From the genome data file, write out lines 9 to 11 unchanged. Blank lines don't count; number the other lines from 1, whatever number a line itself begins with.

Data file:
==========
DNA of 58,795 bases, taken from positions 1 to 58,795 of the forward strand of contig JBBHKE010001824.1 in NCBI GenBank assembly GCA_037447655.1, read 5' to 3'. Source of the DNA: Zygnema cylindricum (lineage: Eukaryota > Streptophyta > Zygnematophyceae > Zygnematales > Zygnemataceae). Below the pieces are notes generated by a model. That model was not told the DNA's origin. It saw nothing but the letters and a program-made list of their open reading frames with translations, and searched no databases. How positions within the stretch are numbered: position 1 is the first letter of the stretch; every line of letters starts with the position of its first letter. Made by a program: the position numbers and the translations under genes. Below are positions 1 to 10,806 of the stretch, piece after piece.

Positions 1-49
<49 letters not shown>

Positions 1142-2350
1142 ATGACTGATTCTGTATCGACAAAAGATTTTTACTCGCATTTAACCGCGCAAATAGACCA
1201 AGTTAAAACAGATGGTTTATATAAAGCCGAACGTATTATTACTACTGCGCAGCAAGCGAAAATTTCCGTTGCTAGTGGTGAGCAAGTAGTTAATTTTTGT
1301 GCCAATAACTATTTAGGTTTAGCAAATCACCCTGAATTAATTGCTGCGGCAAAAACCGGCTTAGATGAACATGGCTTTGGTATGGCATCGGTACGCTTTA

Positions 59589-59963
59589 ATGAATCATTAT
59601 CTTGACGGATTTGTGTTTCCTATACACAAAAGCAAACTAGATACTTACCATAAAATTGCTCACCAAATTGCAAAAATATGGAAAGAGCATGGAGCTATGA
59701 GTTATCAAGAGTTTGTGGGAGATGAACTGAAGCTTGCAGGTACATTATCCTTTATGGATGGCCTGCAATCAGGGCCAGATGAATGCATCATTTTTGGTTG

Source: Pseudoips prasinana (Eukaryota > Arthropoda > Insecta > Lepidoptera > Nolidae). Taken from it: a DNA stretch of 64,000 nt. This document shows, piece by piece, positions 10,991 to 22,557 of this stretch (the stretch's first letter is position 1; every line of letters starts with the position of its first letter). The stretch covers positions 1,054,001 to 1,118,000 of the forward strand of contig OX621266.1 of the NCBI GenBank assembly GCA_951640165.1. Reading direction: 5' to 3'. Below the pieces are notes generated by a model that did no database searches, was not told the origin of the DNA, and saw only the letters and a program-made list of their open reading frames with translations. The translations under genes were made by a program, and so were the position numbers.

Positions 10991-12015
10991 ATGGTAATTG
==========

59589 ATGAATCATTAT
59601 CTTGACGGATTTGTGTTTCCTATACACAAAAGCAAACTAGATACTTACCATAAAATTGCTCACCAAATTGCAAAAATATGGAAAGAGCATGGAGCTATGA
59701 GTTATCAAGAGTTTGTGGGAGATGAACTGAAGCTTGCAGGTACATTATCCTTTATGGATGGCCTGCAATCAGGGCCAGATGAATGCATCATTTTTGGTTG